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I'm going to try making pickups for the first time. I plan on making humbuckers. They'll be handwound (ouch) and wax potted.

I'm pretty positive I know what I'm doing, but, of coarse, I'll have to find out for sure.

Any suggestions or recommendations. StewMac seems to have pretty good parts. Is there anywhere else I should be looking?

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There have been some posts lately (last few months) that talked about a few different suppliers lately...I'd go back over a few pages, some may not have obvious titles...

When you say "hand wound"...you are going to rig up some kind of winder I hope...the wire is hair thin and very difficult to do "by hand" without at least something holding and spinning the bobbin. Passing the wire through a felt pad for tensioning also helps...a counter is good too, but it can be done roughly by eye, to get the best HB effect the coils should match and that can be very hard to impossible to do wiithout some way of counting the turns...

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There have been some posts lately (last few months) that talked about a few different suppliers lately...I'd go back over a few pages, some may not have obvious titles...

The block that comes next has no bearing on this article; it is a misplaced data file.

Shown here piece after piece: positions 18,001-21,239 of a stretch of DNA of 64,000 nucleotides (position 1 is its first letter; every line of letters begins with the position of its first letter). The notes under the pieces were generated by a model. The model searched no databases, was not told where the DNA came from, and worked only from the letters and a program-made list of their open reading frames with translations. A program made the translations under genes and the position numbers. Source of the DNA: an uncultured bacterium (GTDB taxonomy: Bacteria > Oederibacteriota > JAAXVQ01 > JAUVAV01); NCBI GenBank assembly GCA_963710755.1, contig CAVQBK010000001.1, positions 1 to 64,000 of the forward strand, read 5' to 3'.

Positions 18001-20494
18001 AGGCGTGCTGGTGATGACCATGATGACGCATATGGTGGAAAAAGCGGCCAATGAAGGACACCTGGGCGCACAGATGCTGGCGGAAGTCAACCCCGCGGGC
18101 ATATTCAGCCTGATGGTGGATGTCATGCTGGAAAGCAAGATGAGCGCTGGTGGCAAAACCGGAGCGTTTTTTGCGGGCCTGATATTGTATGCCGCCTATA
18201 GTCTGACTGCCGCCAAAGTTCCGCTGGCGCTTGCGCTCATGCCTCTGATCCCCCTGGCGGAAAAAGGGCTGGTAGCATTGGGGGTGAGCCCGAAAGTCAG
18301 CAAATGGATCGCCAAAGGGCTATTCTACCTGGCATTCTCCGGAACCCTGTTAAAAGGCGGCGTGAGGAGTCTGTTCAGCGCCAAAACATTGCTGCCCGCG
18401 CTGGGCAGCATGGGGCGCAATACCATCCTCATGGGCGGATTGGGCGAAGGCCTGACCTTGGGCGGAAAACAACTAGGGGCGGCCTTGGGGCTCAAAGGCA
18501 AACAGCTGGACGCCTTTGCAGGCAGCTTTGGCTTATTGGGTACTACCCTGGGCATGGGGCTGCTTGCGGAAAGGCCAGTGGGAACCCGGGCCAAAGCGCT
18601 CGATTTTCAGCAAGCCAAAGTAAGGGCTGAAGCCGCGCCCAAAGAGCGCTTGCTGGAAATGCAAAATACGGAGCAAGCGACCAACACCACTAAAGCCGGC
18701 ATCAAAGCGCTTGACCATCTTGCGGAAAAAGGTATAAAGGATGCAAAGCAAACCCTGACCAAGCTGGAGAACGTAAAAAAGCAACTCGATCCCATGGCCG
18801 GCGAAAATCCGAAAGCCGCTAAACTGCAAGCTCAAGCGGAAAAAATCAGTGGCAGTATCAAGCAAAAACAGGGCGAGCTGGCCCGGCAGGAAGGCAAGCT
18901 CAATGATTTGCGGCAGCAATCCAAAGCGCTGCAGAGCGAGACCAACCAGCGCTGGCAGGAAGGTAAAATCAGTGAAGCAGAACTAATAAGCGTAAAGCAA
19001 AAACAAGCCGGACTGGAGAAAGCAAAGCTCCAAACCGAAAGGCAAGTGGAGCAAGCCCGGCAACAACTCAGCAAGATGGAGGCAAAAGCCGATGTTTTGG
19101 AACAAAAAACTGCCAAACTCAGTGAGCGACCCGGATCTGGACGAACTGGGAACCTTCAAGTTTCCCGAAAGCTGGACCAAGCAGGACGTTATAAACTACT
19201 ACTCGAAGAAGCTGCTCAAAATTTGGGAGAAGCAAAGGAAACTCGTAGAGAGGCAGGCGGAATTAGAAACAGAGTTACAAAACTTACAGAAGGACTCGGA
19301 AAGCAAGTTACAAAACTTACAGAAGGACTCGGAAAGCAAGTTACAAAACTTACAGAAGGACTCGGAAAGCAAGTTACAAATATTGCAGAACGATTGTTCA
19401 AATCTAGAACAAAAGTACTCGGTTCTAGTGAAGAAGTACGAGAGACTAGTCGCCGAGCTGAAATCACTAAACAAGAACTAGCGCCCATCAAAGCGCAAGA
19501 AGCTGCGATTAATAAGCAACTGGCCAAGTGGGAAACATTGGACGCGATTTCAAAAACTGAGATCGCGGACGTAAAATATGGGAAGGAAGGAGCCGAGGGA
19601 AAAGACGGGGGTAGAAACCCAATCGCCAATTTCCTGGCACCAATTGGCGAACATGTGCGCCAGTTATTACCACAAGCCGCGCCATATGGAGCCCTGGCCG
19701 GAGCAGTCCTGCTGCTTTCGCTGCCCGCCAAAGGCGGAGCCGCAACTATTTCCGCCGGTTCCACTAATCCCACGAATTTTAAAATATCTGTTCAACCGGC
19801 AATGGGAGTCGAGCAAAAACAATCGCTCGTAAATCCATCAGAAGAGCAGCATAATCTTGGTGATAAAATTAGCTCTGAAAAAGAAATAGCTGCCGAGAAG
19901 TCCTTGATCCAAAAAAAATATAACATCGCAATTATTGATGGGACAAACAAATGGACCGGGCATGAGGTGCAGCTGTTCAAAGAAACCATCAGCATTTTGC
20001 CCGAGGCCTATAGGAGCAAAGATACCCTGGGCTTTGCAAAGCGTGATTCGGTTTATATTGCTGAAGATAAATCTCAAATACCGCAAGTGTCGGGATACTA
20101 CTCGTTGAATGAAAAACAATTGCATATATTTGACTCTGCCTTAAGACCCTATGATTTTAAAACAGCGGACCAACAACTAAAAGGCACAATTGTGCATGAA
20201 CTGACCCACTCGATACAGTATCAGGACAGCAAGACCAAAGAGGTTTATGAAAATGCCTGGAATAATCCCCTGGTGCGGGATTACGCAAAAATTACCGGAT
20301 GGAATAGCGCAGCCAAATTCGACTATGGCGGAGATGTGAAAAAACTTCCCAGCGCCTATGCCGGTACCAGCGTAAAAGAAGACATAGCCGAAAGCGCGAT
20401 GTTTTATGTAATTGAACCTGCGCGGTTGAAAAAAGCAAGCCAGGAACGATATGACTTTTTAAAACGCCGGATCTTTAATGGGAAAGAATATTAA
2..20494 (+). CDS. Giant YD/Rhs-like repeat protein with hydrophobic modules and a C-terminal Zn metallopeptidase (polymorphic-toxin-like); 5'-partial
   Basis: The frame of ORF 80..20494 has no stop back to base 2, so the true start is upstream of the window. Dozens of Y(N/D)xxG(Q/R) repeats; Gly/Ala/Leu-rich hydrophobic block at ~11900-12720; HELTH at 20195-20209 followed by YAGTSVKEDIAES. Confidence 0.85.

When you say "hand wound"...you are going to rig up some kind of winder I hope...the wire is hair thin and very difficult to do "by hand" without at least something holding and spinning the bobbin. Passing the wire through a felt pad for tensioning also helps...a counter is good too, but it can be done roughly by eye, to get the best HB effect the coils should match and that can be very hard to impossible to do wiithout some way of counting the turns...

Yeah, I'm going to make a rig. I'm going to set the bobbin up so it spins easily, probably with one hand, so I can just nudge it when i have to. I haven't decided yet about the actual winding. I'm thinking of a few different ways. I plan on counting and marking every hundred or so winds, maybe fifty, so it'll be easier to track.

I keep hearing 5,000 winds is the standard for PAFs. Any suggestions or tips as far as the number of winds is concerned?

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I suppose it depends on what you want... but I think slightly mismatched coils in a humbucker could have an interesting tone. But then again, when I make pickups, I'm not trying to match anyone's specs, just expirementing.

I don't use a counter. I just wind till the bobbin is full. You can always remove windings but you can't add 'em. :D

Stew mac has magnets too, don't they? Also try Allparts.

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I suppose it depends on what you want... but I think slightly mismatched coils in a humbucker could have an interesting tone. But then again, when I make pickups, I'm not trying to match anyone's specs, just expirementing.